Middletown, Portland CT; Brownstones And Wesleyan University

Last Updated on September 7, 2022 by Editor

WHY GO: Those who’ve grown up on the East Coast know what Brownstones are. They’re those iconic reddish-brown NYC row houses, arrayed side by side, stoop steps spilling onto tidy sidewalks. But what people don’t know is that most of this stone was quarried from one place: Portland CT.   

Portland’s brownstone quarries supplied the blocks used for apartments and public buildings all over the country. Most of the now-coveted New York City town homes began as dinosaur stomping grounds on this bend in the Connecticut River.

Should you live in one, a visit to Portland and it’s across the river neighbor (and home to Wesleyan University), Middletown CT, is one offbeat way to meet the (b)earth mother of your city dwelling. 

You’ll also discover an internationally known “haute cuisine” diner, serene golf courses, and cultural opportunities that can only be found in an artsy college town.

Things To Do In Portland CT and Middletown CT

Cliff of brownstone ring a lake with floating docks and gazebos. Brownstone Discovery Park, Portland CT

GO: Brownstone Exploration and Discovery Park

When new technology allowed cement companies to match the rich brownstone color at a much reduced cost, the Portland quarries ceased operation. But, at least one is far from abandoned. 

This vast hole in the ground, flooded during the 1938 Hurricane, is now Brownstone Exploration and Discovery Park, a fantasyland for pre-teens and adults with highly active inner children.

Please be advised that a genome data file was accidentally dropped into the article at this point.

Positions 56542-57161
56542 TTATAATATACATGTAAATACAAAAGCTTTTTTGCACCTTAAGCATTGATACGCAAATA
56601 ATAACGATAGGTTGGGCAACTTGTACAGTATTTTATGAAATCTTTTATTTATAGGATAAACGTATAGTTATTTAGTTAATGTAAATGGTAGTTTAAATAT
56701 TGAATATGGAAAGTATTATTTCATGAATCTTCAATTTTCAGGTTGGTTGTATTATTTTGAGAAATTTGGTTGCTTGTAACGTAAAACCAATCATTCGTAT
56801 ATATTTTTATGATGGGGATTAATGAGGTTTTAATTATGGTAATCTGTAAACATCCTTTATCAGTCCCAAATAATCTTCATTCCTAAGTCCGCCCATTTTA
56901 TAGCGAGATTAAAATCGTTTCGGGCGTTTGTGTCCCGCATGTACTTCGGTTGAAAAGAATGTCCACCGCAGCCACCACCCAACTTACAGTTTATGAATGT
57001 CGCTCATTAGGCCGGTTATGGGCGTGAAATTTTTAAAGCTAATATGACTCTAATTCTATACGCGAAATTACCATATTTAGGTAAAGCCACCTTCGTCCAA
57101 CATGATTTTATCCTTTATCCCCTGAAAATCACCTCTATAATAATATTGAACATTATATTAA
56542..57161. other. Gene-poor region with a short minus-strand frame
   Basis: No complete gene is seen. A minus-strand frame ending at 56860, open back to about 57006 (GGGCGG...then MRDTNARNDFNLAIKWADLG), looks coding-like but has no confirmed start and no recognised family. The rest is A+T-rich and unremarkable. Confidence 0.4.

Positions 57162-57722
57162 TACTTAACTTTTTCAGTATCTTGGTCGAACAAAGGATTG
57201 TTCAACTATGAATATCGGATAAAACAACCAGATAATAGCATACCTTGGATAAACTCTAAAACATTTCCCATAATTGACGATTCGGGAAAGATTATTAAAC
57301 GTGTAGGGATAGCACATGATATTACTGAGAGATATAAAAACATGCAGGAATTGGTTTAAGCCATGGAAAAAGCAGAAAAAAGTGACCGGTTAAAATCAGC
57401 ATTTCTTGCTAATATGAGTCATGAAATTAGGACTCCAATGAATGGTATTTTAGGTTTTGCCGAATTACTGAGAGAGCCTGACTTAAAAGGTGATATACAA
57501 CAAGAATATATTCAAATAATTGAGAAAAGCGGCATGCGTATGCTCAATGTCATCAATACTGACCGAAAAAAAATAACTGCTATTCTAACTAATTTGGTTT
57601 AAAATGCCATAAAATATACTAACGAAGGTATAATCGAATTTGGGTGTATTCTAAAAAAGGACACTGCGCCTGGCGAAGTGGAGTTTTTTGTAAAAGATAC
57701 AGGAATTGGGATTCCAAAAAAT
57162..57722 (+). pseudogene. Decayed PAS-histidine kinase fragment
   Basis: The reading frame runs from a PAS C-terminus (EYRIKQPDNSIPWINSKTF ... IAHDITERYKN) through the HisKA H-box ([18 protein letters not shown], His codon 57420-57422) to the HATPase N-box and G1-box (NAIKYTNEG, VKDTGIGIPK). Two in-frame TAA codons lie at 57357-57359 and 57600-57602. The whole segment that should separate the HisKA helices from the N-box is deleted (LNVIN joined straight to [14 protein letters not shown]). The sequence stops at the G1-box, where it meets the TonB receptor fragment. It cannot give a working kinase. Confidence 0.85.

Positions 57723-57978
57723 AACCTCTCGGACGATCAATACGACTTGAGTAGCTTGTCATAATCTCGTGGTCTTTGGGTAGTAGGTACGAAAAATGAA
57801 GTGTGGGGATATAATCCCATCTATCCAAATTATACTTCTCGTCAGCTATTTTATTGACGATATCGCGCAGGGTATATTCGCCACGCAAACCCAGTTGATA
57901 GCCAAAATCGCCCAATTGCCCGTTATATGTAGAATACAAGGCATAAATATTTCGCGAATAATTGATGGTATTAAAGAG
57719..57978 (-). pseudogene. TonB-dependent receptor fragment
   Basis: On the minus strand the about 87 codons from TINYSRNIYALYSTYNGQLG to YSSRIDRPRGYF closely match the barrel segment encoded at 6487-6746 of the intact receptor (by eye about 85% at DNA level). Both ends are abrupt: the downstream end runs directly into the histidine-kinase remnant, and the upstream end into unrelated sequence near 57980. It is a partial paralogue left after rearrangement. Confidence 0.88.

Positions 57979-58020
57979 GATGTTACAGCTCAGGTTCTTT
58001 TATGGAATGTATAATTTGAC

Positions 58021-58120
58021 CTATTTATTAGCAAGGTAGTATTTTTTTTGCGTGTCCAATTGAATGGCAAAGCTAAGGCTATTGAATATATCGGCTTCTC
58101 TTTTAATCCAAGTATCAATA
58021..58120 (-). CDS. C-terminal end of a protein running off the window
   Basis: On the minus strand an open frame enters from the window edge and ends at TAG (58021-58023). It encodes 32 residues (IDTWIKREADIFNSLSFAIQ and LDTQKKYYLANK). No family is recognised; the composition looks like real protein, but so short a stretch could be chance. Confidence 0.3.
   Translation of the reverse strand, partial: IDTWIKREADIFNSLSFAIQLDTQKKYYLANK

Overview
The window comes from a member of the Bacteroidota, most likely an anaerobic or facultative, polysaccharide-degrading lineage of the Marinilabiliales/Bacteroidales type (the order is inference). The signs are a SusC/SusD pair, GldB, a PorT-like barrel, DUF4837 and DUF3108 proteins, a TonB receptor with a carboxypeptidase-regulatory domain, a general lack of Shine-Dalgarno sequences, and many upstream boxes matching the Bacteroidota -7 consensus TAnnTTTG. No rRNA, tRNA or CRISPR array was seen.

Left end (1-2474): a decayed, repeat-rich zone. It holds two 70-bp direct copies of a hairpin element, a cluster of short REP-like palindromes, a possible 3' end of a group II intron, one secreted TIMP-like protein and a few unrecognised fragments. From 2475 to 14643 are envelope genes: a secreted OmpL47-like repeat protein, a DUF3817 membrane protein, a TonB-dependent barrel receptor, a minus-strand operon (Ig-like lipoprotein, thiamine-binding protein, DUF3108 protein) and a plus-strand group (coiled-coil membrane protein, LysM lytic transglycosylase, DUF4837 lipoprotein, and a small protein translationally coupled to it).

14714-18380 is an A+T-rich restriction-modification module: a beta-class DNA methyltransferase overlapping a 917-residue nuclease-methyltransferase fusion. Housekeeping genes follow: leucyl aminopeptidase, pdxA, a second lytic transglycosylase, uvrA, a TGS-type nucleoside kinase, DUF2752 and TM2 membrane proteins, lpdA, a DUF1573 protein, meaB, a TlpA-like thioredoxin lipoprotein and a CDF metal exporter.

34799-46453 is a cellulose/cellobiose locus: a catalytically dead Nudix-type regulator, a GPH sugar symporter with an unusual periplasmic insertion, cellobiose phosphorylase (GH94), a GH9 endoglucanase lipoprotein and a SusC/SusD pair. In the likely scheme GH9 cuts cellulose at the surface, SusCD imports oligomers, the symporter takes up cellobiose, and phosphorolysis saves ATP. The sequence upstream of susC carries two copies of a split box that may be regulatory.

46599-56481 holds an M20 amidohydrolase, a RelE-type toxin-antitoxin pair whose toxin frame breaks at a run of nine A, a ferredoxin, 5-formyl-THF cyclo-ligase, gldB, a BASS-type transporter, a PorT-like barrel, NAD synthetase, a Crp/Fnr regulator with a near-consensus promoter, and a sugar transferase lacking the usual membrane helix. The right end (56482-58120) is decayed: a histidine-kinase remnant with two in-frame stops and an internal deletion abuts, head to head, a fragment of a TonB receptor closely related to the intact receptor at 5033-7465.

Drawing scores of families from New York, MA, CT and RI, the park offers zip-lines, giant slides, swimming, wake and knee boarding, cliff diving and a rigorous ropes course. 

There are floating cabana-gazebos with room for groups of 8. Parents can hang out in comfort while their kids go wild. Day rates from $29-$49 per person, Open Mid June to Labor Day, weekdays 10am-7pm, weekend (SCUBA only) from 8am-7pm, all other activities 10am-7pm.

Blue travelift set against a stark winter Connecticut River scene. Petzolds Marine Center, Portland, CT

SEE: Evidence of Dinosaurs

Check out authentic dinosaur footprints. You’ll find them in a sometimes-submerged slab right off the launch ramp at Petzold’s Marine Center. Just make sure you don’t bother the hard-working staff there.

DO: Get on the Links

If you’re into golf, bring your clubs. Portland was once covered in tobacco fields. Though they have long since been left to fallow, Portland’s flood-plain status keeps development at bay.

With all this open land, the town supports three beautiful public golf courses. One, Quarry Ridge, sits on a hilltop near a former fieldstone quarry from which you can see Hartford 21 miles away. $58 for 18 holes on weekends.Manicured bank of river in winter - leafless trees frame ribbon of blue river. Connecticut River, Portland, CT

DO: See the Stars

Once a month, on a clear Saturday night, the public is invited (for free) to stargaze through a 20” refractor at Wesleyan’s Van Vleck Observatory.  Check the website to see if your own stars line up with the college’s calendar. Select Saturday Nights 9pm-11pm, Free.

SEE: Theater, Dance or Music at Wesleyan Center for the Arts